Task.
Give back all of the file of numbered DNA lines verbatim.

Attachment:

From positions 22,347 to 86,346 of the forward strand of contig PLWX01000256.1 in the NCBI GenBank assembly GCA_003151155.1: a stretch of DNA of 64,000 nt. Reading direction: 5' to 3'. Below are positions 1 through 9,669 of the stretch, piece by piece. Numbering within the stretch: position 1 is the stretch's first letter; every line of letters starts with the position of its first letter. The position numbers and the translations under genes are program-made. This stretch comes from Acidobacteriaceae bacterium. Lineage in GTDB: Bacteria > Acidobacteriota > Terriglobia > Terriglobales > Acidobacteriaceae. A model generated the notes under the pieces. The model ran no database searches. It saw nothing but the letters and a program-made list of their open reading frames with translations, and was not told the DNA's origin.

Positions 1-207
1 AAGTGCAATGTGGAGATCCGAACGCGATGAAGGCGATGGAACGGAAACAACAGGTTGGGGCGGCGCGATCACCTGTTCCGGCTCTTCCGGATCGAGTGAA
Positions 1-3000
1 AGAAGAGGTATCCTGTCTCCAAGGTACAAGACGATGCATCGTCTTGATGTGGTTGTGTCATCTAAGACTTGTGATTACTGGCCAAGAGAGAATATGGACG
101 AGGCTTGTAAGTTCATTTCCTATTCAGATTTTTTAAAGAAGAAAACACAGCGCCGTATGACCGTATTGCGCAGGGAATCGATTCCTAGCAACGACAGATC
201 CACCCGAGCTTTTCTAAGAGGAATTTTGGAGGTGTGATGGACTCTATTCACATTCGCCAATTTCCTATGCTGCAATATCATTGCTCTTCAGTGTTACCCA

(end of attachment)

From positions 22,347 to 86,346 of the forward strand of contig PLWX01000256.1 in the NCBI GenBank assembly GCA_003151155.1: a stretch of DNA of 64,000 nt. Reading direction: 5' to 3'. Below are positions 1 through 9,669 of the stretch, piece by piece. Numbering within the stretch: position 1 is the stretch's first letter; every line of letters starts with the position of its first letter. The position numbers and the translations under genes are program-made. This stretch comes from Acidobacteriaceae bacterium. Lineage in GTDB: Bacteria > Acidobacteriota > Terriglobia > Terriglobales > Acidobacteriaceae. A model generated the notes under the pieces. The model ran no database searches. It saw nothing but the letters and a program-made list of their open reading frames with translations, and was not told the DNA's origin.

Positions 1-207
1 AAGTGCAATGTGGAGATCCGAACGCGATGAAGGCGATGGAACGGAAACAACAGGTTGGGGCGGCGCGATCACCTGTTCCGGCTCTTCCGGATCGAGTGAA
Positions 1-3000
1 AGAAGAGGTATCCTGTCTCCAAGGTACAAGACGATGCATCGTCTTGATGTGGTTGTGTCATCTAAGACTTGTGATTACTGGCCAAGAGAGAATATGGACG
101 AGGCTTGTAAGTTCATTTCCTATTCAGATTTTTTAAAGAAGAAAACACAGCGCCGTATGACCGTATTGCGCAGGGAATCGATTCCTAGCAACGACAGATC
201 CACCCGAGCTTTTCTAAGAGGAATTTTGGAGGTGTGATGGACTCTATTCACATTCGCCAATTTCCTATGCTGCAATATCATTGCTCTTCAGTGTTACCCA